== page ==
The small things

If you see someone come in to a non critical meeting prepared and with an agenda, take notice.

There are many who brush away the “small things” because they’re saving themselves for the “big things.”

Why bother showing up on time for a meeting at school? I’ll do that at work.
Why bother keeping up my promises with my peers? I’ll do that when my boss asks me to.
Why bother? I’ll do that when I have to.

Many of these folk do actually bring their A game when they have to or when the big boss asks them to.

But, the way life works, very few meetings or opportunities come with the right labels. Very often, it is the small meetings and interactions that lead to the big meetings and interactions.

Watch for how we approach the small things. Because, it is the small things that become the big things.

Huger mistakes and better processes

I make mistakes like the next man. In fact, being–forgive me–rather cleverer than most men, my mistakes tend to be correspondingly huger. | Albus Dumbledore

As we grow older, and hopefully smarter and wiser, our mistakes generally become bigger. We may make fewer mistakes but the stakes are generally much higher than they used to be. That’s part of the natural growth process. Sometimes, this process is accelerated – as in the case with young entrepreneurs who’ve created successful companies and find themselves making huge mistakes – and sometimes, it happens slowly. But, if you’re learning, growing and doing more, it generally happens nevertheless. Bad judgment -> mistakes -> experience -> good judgment.

The response when we make such mistakes should not be to attempt to avoid them. Instead, it should be to check if our processes are better today than they were yesterday. Here are a couple of examples –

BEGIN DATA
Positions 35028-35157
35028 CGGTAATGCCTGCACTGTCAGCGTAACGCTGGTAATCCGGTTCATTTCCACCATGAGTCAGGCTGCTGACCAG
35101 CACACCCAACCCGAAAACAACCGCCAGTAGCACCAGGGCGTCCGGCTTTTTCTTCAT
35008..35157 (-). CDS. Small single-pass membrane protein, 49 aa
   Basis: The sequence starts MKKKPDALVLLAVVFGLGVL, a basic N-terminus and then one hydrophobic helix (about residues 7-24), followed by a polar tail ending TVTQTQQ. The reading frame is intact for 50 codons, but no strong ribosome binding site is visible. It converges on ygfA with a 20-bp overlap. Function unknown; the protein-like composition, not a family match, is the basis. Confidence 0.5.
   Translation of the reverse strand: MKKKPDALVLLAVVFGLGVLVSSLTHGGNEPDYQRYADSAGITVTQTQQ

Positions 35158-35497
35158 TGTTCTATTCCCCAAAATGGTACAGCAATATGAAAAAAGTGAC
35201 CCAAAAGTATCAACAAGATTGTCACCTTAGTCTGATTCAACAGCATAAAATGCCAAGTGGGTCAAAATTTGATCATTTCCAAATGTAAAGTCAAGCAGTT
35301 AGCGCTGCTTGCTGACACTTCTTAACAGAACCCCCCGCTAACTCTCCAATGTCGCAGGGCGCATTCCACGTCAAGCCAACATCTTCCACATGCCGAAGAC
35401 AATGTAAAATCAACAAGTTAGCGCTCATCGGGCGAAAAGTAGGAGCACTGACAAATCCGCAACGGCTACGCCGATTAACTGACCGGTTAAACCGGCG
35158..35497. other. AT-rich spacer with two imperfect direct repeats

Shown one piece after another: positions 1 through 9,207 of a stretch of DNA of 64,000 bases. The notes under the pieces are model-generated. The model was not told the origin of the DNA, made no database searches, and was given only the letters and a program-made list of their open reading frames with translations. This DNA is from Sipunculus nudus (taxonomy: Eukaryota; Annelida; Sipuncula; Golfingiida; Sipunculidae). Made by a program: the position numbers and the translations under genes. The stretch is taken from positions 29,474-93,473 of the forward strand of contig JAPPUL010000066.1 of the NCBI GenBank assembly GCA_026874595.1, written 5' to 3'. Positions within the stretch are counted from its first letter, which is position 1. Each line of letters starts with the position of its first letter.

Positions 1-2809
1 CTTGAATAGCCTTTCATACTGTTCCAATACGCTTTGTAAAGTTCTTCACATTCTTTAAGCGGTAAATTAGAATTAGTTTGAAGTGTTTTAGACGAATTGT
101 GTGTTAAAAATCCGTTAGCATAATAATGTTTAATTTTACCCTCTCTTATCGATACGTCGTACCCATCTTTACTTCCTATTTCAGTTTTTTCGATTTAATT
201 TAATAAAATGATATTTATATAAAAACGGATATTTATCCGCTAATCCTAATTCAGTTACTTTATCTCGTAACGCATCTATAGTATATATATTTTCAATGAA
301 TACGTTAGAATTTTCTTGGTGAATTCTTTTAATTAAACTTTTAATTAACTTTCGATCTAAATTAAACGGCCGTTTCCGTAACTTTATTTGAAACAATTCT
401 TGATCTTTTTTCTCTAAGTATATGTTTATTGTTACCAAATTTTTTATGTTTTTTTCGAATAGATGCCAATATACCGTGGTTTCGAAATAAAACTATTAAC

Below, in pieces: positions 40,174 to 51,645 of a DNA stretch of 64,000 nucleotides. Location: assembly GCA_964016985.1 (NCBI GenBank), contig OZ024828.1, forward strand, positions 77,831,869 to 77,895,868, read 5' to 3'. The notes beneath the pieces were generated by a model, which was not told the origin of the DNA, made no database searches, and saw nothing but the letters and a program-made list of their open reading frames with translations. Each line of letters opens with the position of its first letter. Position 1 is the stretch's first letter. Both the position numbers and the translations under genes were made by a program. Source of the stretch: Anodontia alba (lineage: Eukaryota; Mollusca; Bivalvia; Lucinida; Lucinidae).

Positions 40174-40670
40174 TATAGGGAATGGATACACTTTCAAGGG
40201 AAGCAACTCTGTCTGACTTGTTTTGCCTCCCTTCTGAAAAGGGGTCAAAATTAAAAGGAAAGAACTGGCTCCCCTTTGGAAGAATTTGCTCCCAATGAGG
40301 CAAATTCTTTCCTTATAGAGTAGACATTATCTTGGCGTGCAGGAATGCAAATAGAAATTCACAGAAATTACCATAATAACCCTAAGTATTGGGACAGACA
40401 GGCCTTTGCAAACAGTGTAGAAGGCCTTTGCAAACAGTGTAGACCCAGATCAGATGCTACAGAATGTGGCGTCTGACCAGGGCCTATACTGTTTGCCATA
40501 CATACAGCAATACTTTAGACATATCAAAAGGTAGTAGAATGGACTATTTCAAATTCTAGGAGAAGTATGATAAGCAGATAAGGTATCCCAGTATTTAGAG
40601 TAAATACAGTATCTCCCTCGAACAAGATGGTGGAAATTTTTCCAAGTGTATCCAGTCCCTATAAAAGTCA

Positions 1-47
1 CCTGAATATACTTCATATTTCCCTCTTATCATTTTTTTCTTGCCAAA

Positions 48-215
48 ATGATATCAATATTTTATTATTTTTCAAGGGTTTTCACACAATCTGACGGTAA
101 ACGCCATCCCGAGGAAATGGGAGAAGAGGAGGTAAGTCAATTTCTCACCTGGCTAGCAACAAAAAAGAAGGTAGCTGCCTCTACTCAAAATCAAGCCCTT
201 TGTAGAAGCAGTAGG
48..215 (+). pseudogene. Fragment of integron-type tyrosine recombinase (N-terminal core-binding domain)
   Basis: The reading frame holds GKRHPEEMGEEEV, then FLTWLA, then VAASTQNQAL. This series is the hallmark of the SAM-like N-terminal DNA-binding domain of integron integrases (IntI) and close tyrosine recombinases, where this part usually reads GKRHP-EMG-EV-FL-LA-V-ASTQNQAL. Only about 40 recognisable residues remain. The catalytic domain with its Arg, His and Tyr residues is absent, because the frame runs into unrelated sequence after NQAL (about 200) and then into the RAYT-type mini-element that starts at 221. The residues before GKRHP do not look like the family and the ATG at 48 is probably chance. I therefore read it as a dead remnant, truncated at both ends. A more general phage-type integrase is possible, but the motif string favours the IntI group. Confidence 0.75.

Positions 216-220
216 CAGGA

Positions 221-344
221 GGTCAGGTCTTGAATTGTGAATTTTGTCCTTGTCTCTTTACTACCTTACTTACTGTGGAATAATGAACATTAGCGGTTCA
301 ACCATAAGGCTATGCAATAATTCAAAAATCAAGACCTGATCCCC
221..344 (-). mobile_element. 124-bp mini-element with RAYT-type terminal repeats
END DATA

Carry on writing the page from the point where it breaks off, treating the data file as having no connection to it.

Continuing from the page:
Example 1 (good) – when I went on school trips as a kid, a loss of possessions was guaranteed. I’ve lost many clothes and shoes on these trips. Over time, I’ve learnt that I’m pretty careful with others’ possessions but tend to be careless with my own. I’ve also learnt to be aware of this and modify my processes. So, today, as I finished up a camping trip, I actually double checked our tent to make sure I didn’t leave anything behind.
Does this mean I’m going to stop losing stuff? Absolutely not. I misplaced a water bottle just a week ago, after all. But, the processes are getting better and I hope to lose less stuff in the future.

Example 2 (not good) – I bought a $25 extra protective sole for my shoe last weekend and promptly threw the receipt and the box. It seemed to work fine at the store but the daily reality was that it wasn’t right. And, unfortunately, I can’t return it without a receipt or a box. That’s $25 I will never see again. This, however, is a mistake that I kicked myself for – in my ongoing attempts to keep clutter out of life, I’ve disposed off receipts too quickly in the past. And, yet, I haven’t quite learnt – a perfect example of a bad process. A moment’s thought made me realize that I could easily have taken a quick photo on my phone and then disposed the receipt.

Lesson hopefully learnt and process hopefully improved.